ON the morning of the 21st Ewell's corps moved from the left to the right of our line, and later on the same day it was pushed southward on the Telegraph road, closely followed by Longstreet's corps.* A. P. Hill brought up the rear that night, after a sharp "brush" with the Sixth Corps, which was in the act of retiring from its lines. Lee had the inside track this time, as the Telegraph road on which he moved was the direct route, while Grant had to swing round on the arc of a circle of which this was the chord. About noon on the 22d the head of our column reached the North Anna, and that night Lee's army lay on the south side of the river. We had won the second heat and secured a good night's rest besides, when the Federal army appeared on the other side in the forenoon of the 23d.

* Swinton and others state that Longstreet moved on the night of the 20th, followed by Ewell. This is an error.-E. M. L.

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Warren's corps crossed the river that afternoon without opposition at Jericho Ford, four miles above the Chesterfield bridge on the Telegraph road; but as it moved out from the river it was met by Wilcox's division of Hill's corps, and a severe but indecisive engagement ensued, the lines confronting each other intrenching as usual. Meanwhile a small earthwork, that had been built the year before, covering the approaches to the bridge on the Telegraph road and now held by a small detachment from Kershaw's division, was at tacked and carried by troops of Hancock's corps, the Confederates retiring across the river with the loss of a few prisoners.

It did not seem to be General Lee's purpose to offer any serious resistance to Grant's passage of the river at the points selected. His lines had been retired from it at both these points, but touched it at Ox Ford, a point intermediate between them. Hancock's corps, having secured the Chesterfield bridge, crossed over on the morning of the 24th, and, extending down the river, moved out until it came upon Longstreet's and Ewell's corps in position and ready for battle. The Sixth Corps (General Wright) crossed at Jericho Ford and joined Warren. The two wings of Grant's army were safely across the river, but there was no connection between them.

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ment from Warren's corps was sent down on the south side to help Burnside across, but it was attacked by Mahone's division, and driven back with heavy loss, narrowly escaping capture. General Grant found himself in what may be called a military dilemma. He had cut his army in two by running it upon the point of a wedge. He could not break the point, which rested upon the river, and the attempt to force it out of place by striking on its sides must of necessity be made without much concert of action between the two wings of his army, neither of which could reënforce the other without crossing the river twice; while his opponent could readily transfer his troops as needed, from one wing to the other, across the narrow space between them.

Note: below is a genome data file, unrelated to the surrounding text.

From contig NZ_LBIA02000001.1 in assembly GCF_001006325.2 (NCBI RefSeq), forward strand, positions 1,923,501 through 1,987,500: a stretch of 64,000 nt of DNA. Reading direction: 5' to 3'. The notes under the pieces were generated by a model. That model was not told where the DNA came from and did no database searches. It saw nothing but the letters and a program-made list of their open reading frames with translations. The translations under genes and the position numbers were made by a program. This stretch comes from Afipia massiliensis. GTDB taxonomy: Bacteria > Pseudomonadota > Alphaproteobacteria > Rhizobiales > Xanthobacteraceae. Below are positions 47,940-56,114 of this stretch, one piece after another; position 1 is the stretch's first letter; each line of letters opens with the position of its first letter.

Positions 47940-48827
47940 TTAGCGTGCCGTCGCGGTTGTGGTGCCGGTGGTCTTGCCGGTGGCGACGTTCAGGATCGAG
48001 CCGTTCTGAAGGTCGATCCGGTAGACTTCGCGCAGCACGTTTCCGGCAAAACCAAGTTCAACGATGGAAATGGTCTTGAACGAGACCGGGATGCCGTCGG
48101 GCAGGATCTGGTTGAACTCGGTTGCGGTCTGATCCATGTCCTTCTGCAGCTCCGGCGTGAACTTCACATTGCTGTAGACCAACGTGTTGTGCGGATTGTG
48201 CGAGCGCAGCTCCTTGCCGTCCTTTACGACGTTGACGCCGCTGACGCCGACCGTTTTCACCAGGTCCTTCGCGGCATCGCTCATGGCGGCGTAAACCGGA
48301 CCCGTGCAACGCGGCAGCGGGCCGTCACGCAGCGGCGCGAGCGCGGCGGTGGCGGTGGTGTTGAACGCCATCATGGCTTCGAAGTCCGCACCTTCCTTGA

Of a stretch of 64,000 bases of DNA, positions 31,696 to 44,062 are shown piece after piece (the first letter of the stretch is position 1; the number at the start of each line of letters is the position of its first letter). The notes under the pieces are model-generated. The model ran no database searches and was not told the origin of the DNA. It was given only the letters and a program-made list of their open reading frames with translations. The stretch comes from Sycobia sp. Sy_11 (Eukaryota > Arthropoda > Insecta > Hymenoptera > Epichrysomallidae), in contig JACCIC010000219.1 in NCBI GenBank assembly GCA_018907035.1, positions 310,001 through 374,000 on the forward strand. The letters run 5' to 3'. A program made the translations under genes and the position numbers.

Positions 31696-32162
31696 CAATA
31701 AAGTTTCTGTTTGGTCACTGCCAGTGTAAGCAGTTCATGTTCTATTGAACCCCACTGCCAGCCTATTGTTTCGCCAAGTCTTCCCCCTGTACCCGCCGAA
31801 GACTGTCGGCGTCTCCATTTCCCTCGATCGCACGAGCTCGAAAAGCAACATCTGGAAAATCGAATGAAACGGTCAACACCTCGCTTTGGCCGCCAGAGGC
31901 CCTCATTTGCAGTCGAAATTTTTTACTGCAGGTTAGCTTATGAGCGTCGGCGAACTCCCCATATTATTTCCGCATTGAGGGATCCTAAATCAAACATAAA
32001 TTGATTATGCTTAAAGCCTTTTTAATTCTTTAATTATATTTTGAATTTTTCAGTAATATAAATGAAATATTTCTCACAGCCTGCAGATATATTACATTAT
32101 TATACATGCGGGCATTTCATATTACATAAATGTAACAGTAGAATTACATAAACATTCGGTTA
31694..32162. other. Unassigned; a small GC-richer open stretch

The next two days were consumed by General Grant in fruitless attempts to find a vulnerable point in our lines. The skirmishers were very active, often forcing their way close up to our works. The line of my brigade crossed the Richmond and Fredericksburg railroad. It was an exposed point, and the men stationed there, after building their log breastwork, leant their muskets against it and moved out on one side, to avoid the constant fire that was directed upon it. As I was passing that point on one occasion, the men called to me," Stoop!" At the same moment I received a more forcible admonition from the whiz of a minie-ball, close to my head.

of me. He soon appeared, rising cautiously behind his earthwork, and we both fired at the same moment, neither shot taking effect. This time my friend didn't "hedge," but commenced reloading rapidly, thinking, I suppose, that I would have to do the same. But he was mistaken; for, taking up another musket, I fired at once, with a result equally surprising to both of us, he probably at my being able to load so quickly, and I at hitting the mark. He was found there wounded, shortly afterward, when my skirmishers were pushed forward. It was my first and only duel, and justifiable, I think, under the circumstances.

On the morning of May 27th General Grant's army had disappeared from our front. During the night it had" folded its tents like the Arab and as quietly stolen away," on its fourth turning movement since the opening of the campaign. The Army of the Potomac was already on its march for the Pamunkey River at Hanovertown, where the leading corps crossed on the morning ofthe 27th. Lee moved at once to head off his adversary, whose advance column was now eight miles nearer Richmond than he was. In the afternoon of the 28th, after one of the severest cavalry engagements of the war, in which Hampton and Fitz Lee opposed the advance of Sheridan at Hawes's Shop, the infantry of both armies came up and again confronted each other along the Totopotomoy, a small creek flowing into the